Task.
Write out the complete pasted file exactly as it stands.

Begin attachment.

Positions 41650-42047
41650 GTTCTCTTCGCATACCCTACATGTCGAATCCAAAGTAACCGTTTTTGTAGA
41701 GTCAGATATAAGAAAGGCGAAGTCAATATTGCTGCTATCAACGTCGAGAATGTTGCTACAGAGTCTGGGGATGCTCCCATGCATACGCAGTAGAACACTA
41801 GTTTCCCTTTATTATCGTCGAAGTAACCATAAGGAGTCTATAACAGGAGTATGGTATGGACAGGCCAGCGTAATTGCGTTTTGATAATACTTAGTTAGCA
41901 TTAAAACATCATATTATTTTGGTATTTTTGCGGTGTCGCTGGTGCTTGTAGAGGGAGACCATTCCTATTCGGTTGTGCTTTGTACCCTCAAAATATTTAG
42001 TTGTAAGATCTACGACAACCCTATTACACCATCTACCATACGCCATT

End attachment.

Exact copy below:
Positions 41650-42047
41650 GTTCTCTTCGCATACCCTACATGTCGAATCCAAAGTAACCGTTTTTGTAGA
41701 GTCAGATATAAGAAAGGCGAAGTCAATATTGCTGCTATCAACGTCGAGAATGTTGCTACAGAGTCTGGGGATGCTCCCATGCATACGCAGTAGAACACTA
41801 GTTTCCCTTTATTATCGTCGAAGTAACCATAAGGAGTCTATAACAGGAGTATGGTATGGACAGGCCAGCGTAATTGCGTTTTGATAATACTTAGTTAGCA
41901 TTAAAACATCATATTATTTTGGTATTTTTGCGGTGTCGCTGGTGCTTGTAGAGGGAGACCATTCCTATTCGGTTGTGCTTTGTACCCTCAAAATATTTAG
42001 TTGTAAGATCTACGACAACCCTATTACACCATCTACCATACGCCATT